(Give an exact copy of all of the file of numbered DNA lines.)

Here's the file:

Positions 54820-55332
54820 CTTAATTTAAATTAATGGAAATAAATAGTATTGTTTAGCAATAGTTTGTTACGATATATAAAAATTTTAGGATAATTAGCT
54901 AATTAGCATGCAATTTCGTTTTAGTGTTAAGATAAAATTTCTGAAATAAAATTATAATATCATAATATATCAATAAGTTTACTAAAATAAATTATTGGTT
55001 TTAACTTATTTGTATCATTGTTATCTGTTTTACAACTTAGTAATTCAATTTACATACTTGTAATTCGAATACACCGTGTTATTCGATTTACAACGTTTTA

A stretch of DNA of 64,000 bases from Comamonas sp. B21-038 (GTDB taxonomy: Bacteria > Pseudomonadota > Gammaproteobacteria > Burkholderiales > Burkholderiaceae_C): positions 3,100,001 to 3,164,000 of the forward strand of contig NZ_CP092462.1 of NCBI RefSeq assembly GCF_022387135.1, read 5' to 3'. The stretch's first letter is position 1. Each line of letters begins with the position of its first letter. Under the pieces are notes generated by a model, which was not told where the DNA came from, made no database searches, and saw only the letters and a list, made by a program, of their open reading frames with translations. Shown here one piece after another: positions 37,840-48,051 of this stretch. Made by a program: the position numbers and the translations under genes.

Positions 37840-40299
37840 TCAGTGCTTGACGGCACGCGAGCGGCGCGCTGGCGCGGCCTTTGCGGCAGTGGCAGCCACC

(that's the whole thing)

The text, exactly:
Positions 54820-55332
54820 CTTAATTTAAATTAATGGAAATAAATAGTATTGTTTAGCAATAGTTTGTTACGATATATAAAAATTTTAGGATAATTAGCT
54901 AATTAGCATGCAATTTCGTTTTAGTGTTAAGATAAAATTTCTGAAATAAAATTATAATATCATAATATATCAATAAGTTTACTAAAATAAATTATTGGTT
55001 TTAACTTATTTGTATCATTGTTATCTGTTTTACAACTTAGTAATTCAATTTACATACTTGTAATTCGAATACACCGTGTTATTCGATTTACAACGTTTTA

A stretch of DNA of 64,000 bases from Comamonas sp. B21-038 (GTDB taxonomy: Bacteria > Pseudomonadota > Gammaproteobacteria > Burkholderiales > Burkholderiaceae_C): positions 3,100,001 to 3,164,000 of the forward strand of contig NZ_CP092462.1 of NCBI RefSeq assembly GCF_022387135.1, read 5' to 3'. The stretch's first letter is position 1. Each line of letters begins with the position of its first letter. Under the pieces are notes generated by a model, which was not told where the DNA came from, made no database searches, and saw only the letters and a list, made by a program, of their open reading frames with translations. Shown here one piece after another: positions 37,840-48,051 of this stretch. Made by a program: the position numbers and the translations under genes.

Positions 37840-40299
37840 TCAGTGCTTGACGGCACGCGAGCGGCGCGCTGGCGCGGCCTTTGCGGCAGTGGCAGCCACC